At the moment, he admits, that’s not the main problem. “If only we could actually get in there,” he says, as other conference attendees gather outside the locked door. Having come this far, participants are vowing to hold the conference on the lawn, when a shadowy figure is seen inside the building.
“Are you sure it’s not your own reflection?” asks one revisionist as another knocks on the glass door.
Inside, a man hesitates, opens the door and looks out at the growing gathering. “Are you the manager of the facility?” he’s asked.
“No,” he answers, “I’m just here to see the play.”
Gaining entrance, revisionists wander through a facility far less opulent than the Turnverein. The room is dark and barren, though stacks of chairs eventually are located. Down the hall, wayward revisionists exit the adjacent theater, where preschoolers are gathering for a noontime performance of Three Billy Goats Gruff & Other Tales.
“That can’t be it,” says one revisionist to the other.
“It’s very hard to revive a corpse,” says Mark Weber of the Institute for Historical Review (IHR), referring to his group’s resurrection of the conference, now finally under way. Acknowledging the political split that’s occurred in the last week, he gives thanks to the entities who stepped in to “save” the conference—the National Alliance draws a round of applause from the gathering of about 150—even if the conference’s original organizer might not have wanted them involved. “Any help from anyone,” says Weber, is welcome.
Weber also pays tribute to Taylor, who, as the only person to have attended all 14 IHR conferences, is now a fitting master of ceremonies.
In his own introductory comments, Taylor talks about what revisionists call “the holohoax.” They had soccer fields, says Taylor of the concentration camps. At Auschwitz I, he adds, there was even a theater and a bordello. Removed from its historical context, Taylor’s rosy description makes the La Sierra Community Center sound comparatively bleak.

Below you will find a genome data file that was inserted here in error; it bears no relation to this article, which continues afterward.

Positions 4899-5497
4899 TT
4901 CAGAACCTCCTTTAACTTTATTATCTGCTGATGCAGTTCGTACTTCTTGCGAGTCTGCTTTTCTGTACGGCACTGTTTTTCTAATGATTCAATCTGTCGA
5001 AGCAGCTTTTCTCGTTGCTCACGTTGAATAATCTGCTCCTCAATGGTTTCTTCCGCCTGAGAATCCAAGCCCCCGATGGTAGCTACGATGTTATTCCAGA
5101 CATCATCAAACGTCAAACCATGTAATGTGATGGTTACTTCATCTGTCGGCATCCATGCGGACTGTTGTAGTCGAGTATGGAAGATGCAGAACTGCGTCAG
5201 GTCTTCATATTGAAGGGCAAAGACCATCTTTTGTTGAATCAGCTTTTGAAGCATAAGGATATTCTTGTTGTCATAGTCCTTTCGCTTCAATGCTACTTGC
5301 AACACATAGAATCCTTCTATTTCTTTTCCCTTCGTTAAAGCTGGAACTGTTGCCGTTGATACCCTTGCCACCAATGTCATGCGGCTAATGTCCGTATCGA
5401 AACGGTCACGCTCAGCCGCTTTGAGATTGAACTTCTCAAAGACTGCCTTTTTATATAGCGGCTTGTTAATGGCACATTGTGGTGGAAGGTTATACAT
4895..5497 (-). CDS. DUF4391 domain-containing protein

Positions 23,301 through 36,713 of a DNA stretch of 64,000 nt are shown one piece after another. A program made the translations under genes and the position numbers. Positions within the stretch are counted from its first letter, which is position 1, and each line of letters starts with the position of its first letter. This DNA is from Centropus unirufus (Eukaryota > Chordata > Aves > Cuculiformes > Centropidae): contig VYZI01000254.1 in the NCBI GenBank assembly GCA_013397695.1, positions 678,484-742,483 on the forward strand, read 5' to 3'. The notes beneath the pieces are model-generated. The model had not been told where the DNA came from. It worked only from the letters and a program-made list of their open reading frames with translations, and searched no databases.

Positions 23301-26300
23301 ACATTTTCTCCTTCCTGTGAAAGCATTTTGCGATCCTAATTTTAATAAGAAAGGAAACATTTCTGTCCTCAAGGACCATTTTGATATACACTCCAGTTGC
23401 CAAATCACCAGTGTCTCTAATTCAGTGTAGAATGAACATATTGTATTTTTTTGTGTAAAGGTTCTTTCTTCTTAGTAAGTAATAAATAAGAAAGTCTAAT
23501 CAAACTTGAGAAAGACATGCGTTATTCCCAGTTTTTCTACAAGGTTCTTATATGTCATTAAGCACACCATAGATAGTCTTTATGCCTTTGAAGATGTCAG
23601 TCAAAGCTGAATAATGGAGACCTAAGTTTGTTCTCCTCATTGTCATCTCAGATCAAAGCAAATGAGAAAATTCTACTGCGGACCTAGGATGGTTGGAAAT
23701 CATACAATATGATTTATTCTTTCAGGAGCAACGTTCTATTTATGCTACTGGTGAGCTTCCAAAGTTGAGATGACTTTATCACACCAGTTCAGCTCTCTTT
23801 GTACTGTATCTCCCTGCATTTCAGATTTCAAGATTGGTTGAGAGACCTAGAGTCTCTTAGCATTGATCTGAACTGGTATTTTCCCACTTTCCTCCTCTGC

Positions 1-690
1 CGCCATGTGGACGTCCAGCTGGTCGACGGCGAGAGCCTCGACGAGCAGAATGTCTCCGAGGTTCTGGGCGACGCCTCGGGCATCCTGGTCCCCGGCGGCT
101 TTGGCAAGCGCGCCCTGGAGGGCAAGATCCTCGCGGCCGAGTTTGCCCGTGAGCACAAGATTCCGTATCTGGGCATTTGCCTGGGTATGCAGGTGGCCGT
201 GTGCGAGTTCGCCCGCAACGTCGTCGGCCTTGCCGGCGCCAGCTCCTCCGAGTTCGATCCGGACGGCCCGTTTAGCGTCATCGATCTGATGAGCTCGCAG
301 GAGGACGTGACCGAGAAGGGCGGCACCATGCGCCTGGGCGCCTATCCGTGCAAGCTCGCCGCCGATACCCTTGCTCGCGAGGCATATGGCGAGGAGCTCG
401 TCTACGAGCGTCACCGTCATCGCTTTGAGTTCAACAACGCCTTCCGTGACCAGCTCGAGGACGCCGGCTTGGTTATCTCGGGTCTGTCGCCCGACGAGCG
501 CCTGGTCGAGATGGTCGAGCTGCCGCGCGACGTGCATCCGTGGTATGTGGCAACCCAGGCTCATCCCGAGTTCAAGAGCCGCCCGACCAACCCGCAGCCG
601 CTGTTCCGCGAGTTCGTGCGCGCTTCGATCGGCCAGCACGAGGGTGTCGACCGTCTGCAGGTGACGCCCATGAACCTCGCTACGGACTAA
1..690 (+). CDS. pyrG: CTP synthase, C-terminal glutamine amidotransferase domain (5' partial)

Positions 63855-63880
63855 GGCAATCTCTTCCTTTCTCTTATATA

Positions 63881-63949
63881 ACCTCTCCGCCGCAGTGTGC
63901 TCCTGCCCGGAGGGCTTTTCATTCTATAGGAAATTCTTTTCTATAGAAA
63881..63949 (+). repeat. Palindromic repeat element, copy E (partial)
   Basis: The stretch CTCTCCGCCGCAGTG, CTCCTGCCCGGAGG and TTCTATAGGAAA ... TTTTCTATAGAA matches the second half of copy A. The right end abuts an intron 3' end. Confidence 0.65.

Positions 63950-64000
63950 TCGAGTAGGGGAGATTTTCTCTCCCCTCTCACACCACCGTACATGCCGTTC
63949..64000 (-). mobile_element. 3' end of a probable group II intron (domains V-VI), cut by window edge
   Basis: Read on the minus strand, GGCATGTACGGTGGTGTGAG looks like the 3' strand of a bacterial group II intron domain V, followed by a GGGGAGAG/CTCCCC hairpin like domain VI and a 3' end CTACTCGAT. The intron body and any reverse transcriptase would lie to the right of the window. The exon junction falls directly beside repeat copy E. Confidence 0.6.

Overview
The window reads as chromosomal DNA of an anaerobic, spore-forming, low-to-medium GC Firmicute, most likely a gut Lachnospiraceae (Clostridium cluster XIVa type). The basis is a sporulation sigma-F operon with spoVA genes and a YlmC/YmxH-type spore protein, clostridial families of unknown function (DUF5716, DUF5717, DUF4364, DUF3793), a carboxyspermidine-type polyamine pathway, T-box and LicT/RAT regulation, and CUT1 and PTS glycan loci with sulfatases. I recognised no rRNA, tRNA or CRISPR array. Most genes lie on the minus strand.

The speaker lineup also is not what it once was. Revisionists from as far afield as Poland, South Africa and Australia ended up canceling their trips when news of the Turnverein’s pullout reached them. A token non-revisionist speaker, Barry Chalmers, flew in from Israel; he e-mailed SN&R to say that he was homeless in Sacramento for two days. (We have not heard from him since.)
Still, Taylor, Weber and Steele all speak, as do Paul Fromm from Canada and Lady Michelle Renouf from the United Kingdom. There is much self-congratulation for pulling off a conference against all odds, even without Mueller’s involvement. (“So Walter’s coming this evening, though, isn’t he?” asks one portly, bearded gentleman, who looks crestfallen upon realizing that another Eppie’s, this one just off the freeway’s Madison exit, might be his best bet.)
Sauerkraut and schnitzel, it seems, is a terrible thing to waste. But an e-mail overture may offer hope for the future: “Walter, I understand that food is already prepared and I am asking to come for dinner. Thank you. Sean, Director, Sacramento Jewish Defense League.”